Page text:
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Managing Stress

Stress is the body’s way of dealing with less-than-ideal situations – think fight or flight responses. It is something we all experience, but as we get older, these circumstances seem to be harder to deal with.

“We tend to have less resilience to stress, and older adults often find that stress affects them differently now,” says Dr. Michelle Dossett, an internal and integrative medicine specialist at the Benson-Henry Institute for Mind-Body Medicine.

Things like losing a loved one, too much unstructured time on our hands, changing relationships with loved ones or a loss of physical abilities like vision, hearing, balance or mobility, all become more difficult to handle.1

Effects of Stress

While stress can be good in small doses, continued stress over longer periods of time can have major effects on our bodies and quality of life. It can cause the following:1

  • high blood pressure
  • weakened immune system
  • anxiety
  • depression
  • insomnia
  • heartburn
  • indigestion
  • increased risk for heart disease

Managing Stress

Stress is everywhere, especially as we get older. While we may not be able to avoid it, we can learn to deal with it. There are many practices to combat the response stress has on our bodies including yoga, tai chi, meditation, guided imagery and deep breathing. 1

Try the following techniques to help you manage your stress:

  • Mindfulness. Quiet your mind and focus on the present. Relieve stress with this breathing practice.
  • Exercise. Physical activity can help increase lung capacity, bone density and overall longevity, but it can also improve brain health, which is where stress originates.3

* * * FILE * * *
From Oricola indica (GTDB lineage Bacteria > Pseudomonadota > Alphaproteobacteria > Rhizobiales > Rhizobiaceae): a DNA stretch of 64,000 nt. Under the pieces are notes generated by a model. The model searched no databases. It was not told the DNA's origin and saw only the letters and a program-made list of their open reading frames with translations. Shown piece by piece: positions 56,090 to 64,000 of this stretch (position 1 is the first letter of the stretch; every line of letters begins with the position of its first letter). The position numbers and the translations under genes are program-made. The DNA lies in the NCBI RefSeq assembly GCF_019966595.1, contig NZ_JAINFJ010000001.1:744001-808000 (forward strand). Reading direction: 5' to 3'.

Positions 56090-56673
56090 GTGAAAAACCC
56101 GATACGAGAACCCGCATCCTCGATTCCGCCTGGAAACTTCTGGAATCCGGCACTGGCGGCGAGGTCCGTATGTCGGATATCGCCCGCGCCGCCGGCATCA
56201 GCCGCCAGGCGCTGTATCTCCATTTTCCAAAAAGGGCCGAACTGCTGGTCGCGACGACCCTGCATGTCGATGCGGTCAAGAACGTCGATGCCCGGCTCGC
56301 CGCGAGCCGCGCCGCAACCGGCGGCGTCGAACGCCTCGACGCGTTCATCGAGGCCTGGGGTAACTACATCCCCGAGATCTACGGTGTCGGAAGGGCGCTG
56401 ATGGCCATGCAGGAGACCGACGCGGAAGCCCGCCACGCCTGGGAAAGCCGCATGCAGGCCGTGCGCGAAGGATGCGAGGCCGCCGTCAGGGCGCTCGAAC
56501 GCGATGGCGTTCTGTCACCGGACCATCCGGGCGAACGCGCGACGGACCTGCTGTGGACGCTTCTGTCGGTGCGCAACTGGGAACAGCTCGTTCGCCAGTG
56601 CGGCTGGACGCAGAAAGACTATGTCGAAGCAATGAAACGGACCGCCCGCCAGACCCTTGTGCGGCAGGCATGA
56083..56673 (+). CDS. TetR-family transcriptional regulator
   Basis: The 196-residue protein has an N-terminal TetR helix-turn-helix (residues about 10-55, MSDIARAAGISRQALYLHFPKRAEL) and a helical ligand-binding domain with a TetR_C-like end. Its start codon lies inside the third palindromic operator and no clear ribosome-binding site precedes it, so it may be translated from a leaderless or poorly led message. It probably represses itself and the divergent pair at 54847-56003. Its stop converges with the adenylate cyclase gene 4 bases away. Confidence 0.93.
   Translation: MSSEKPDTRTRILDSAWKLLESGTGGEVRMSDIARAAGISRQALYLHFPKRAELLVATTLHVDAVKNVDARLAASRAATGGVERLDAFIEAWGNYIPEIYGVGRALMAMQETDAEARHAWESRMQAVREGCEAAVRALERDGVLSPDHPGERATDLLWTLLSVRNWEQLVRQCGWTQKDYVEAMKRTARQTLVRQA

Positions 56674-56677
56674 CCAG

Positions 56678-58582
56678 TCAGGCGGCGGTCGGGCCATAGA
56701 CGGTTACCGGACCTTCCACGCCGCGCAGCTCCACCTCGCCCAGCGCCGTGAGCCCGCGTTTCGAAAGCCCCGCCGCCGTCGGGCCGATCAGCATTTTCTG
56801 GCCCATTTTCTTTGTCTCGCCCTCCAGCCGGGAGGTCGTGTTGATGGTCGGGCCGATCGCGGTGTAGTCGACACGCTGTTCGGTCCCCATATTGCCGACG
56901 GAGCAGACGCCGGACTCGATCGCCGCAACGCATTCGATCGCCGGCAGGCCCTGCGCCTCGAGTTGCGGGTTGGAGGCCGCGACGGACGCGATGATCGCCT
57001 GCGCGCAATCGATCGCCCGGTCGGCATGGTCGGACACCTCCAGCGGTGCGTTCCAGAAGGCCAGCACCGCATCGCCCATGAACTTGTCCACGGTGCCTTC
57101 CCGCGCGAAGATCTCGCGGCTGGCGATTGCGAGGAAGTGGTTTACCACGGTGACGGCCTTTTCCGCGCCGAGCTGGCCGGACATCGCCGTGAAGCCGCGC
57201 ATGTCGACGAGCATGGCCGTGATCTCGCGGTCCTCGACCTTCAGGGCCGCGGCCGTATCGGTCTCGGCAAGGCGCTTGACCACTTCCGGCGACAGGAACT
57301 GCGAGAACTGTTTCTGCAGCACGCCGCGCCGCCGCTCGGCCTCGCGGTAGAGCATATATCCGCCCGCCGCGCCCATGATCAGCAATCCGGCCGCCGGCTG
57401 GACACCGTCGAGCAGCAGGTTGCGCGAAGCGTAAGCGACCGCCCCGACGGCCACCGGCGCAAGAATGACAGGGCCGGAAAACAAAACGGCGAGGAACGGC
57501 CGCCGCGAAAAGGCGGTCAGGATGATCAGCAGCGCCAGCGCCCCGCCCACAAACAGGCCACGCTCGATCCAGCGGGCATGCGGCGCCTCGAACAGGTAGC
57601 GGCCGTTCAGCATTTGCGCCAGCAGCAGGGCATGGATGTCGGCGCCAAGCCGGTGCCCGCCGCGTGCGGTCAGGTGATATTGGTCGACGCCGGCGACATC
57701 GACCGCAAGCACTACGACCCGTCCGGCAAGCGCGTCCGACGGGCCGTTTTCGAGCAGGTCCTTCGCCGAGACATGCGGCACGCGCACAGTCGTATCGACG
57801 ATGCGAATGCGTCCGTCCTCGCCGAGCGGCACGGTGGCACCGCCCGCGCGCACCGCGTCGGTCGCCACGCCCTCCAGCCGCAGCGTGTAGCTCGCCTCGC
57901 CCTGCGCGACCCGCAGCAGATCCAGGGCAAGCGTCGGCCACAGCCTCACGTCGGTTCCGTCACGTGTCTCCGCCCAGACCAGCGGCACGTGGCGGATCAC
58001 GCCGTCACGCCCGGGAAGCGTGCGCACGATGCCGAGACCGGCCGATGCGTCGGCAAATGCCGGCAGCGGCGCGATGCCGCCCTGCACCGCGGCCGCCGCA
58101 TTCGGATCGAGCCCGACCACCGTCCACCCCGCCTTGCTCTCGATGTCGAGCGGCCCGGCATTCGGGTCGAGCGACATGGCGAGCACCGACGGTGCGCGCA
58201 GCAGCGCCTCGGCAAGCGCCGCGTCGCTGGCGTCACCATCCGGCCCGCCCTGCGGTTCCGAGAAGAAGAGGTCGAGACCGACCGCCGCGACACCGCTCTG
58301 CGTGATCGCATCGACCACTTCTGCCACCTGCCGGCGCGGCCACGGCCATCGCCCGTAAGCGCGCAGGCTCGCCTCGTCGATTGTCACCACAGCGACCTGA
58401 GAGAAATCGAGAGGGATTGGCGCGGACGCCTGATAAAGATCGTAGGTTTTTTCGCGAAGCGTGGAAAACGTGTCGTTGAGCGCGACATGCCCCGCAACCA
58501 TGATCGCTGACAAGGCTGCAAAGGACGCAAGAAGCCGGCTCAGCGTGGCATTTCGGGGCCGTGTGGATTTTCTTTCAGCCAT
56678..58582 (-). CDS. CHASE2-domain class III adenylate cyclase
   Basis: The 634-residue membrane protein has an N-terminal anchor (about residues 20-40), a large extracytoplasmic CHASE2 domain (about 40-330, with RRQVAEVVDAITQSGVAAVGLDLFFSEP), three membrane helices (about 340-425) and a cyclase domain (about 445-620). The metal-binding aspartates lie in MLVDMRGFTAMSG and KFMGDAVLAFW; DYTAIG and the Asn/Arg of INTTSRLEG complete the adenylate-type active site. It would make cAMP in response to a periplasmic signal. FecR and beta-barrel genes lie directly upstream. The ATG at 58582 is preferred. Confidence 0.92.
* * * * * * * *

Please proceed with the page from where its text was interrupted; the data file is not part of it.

• Body manipulation. Activities like yoga and tai chi can help relieve stress as you focus on your body’s movement.
  • Sense of community. Good, meaningful relationships and feeling a sense of community are critical to our mental and physical health throughout our lives.
  • Eat nutritional food and avoid sugar. It is vital that we eat foods full of vitamins and minerals to help our bodies and brains function properly. Try these feel-good eating habits to beat your stress.

You can also try cognitive behavioral therapy, a practice where you replace negative thinking with positive thoughts.1

Get active with SilverSneakers

Exercise can be a key to helping manage stress. SilverSneakers®, a lifestyle and fitness benefit designed specifically for seniors, can help you get active to better handle your stress. Check with your health care provider to see if it is included in your health plan at no additional cost. SilverSneakers is more than a fitness program – it’s a way of life.

If you enjoyed this article, visit SilverSneakers

Go to to see if you are eligible today. And check out articles about stress relief on the SilverSneakers blog.

About SilverSneakers

SilverSneakers, by Tivity Health, is the nation’s leading community fitness program for Medicare eligible Americans. The program was founded in 1992 and is available to more than 16 million Americans through many Medicare Advantage plans, Medicare Supplement carriers, and group retiree plans. For more information, to check eligibility or to enroll in the program or sign up for a SilverSneakers newsletter, go to

Always talk with your doctor before starting an exercise program.

  1. How stress affects seniors, and how to manage it
  2. Stress relief tips for older adults
  3. Hunt, S. J., & Navalta, J. W. (2012). Nitric Oxide and the Biological Cascades Underlying Increased Neurogenesis, Enhanced Learning Ability, and Academic Ability as an Effect of Increased Bouts of Physical Activity. International journal of exercise science, 5(3), 245–275.

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